THE MANY SAINTS OF NEWARK is a haunting "Sopranos" love letter
“It’s the wanting. All life is pain. Pain comes from always wanting.”
One family ruled the streets of New Jersey in the summer of ‘67, the haunting poster for THE MANY SAINTS OF NEWARK tells us. We see, in the 2 hour drama that acts as a prequel to HBO’s “The Sopranos”, that the summer of love was anything but.
NEWARK opens on the eve of the 1967 Newark Riots where we meet Dickie Moltisanti (Alessandro Nivola) a soldier for the Soprano Crime Family. He takes his nephew Tony to meet Dickie’s father (Ray Liotta) fresh off the boat from a tour of Italy where he’s returned with a beautiful young wife straight from the old country.
This sets in motion a chain of events- big and small- that effectively culminates with how Tony Soprano came to be the fearsome and erratic leader of the Soprano Family in the 1999 drama that ran until 2007.
Dickie has to contend with the rise of black organized crime, partially funded by real-life gangster Frank Lucas (famously played by Denzel Washington in AMERICAN GANGSTER) who is battling the Italians through the leader of the Black Saints, a vengeful man named Harold McBrayer (Leslie Odom Jr) who was once Dickie’s right-hand man.
While trying to maintain the loosening grip that Italian crime families have on the changing world, Dickie also has to fight his own battles staying with his girlfriend (Michela De Ross) and his wife (Gabriella Piazza) and, above all else, being a mentor to his nephew Tony (Michael Gandolfini, filling his late father’s legendary shoes).
Alan Taylor, who helmed several HBO hits including “Game of Thrones” and “The Sopranos” as well as films like TERMINATOR: GENISYS and THOR: THE DARK WORLD directs NEWARK off a script by Sopranos creator and writer David Chase (with Lawrence Konner) and gives us a film that feels like two really good episodes of the TV series with shades of more contemplative fair like THE ASSASSINATION OF JESSE JAMES, a 2007 Brad Pitt western that delved into dark and thought-provoking territory regarding how we treat our “heroes” and how they, themselves, live with their dual-lives of being public and private martyrs.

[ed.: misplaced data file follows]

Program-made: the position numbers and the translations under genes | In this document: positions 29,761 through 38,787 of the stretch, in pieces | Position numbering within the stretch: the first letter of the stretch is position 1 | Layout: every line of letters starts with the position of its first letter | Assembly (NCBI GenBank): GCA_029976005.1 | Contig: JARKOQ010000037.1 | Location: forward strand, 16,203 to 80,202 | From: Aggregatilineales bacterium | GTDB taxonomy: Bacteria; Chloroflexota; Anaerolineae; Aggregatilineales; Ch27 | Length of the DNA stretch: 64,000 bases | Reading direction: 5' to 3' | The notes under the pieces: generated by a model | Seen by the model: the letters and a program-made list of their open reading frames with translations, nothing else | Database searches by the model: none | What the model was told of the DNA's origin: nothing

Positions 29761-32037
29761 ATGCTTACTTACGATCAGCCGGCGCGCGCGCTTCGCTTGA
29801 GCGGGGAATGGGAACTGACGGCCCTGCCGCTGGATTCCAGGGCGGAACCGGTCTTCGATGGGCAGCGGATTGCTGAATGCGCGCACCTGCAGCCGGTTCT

I’ll say this short and sweet: If you aren’t a fan of The Sopranos, your mileage here will vary. NEWARK stands on it’s own well enough as a crime drama, but it is enhanced especially by the audience’s love of The Sopranos. There are more call-backs (or rather, call-forwards) and hints of things to come that you can catch in one sitting.
Like David Chase’s acclaimed HBO drama, NEWARK is at it’s best when it is breaking the normal confines of what the audience expects from Italian mobsters. There’s plenty of laughs here, like the show, but there’s also the series’ moments of fantasy and introspection.
Crucially, the best scenes in the film are shared between Dickie and his uncle that may or may not be all in Dickie’s head. The Sopranos is a show that makes ghosts and visions real and prophetic, and it is in these haunting exchanges that the audience feels mystified, like they’re watching something hazy, just out of focus.
The cast also includes Vera Farmiga (The Conjuring films) as Tony’s mother Livia. To say Farmiga steals the show would seem disrespectful to the work done here by Nivola as Dickie or Corey Stoll as Junior, but Farmiga absolutely kills it.
Ray Liotta, also, gives a performance(s?) that is both loud and quiet. He is a perfect storm on screen, and almost assuredly nets himself an Oscar discussion for a supporting performance.
The film’s ending- Hell, the last 15 minutes- are gut-wrenching. They’re the smoking barrel of a two-hour long gunshot, and when the theme for The Sopranos begins to thunder throughout the screen, you get chills and immediately want more. And the good news is that the film, and cast, all lend themselves to an open door. Perhaps this isn’t the last we’ve seen of these saints.
Please support the Blackwell Journal-Tribune by subscribing today!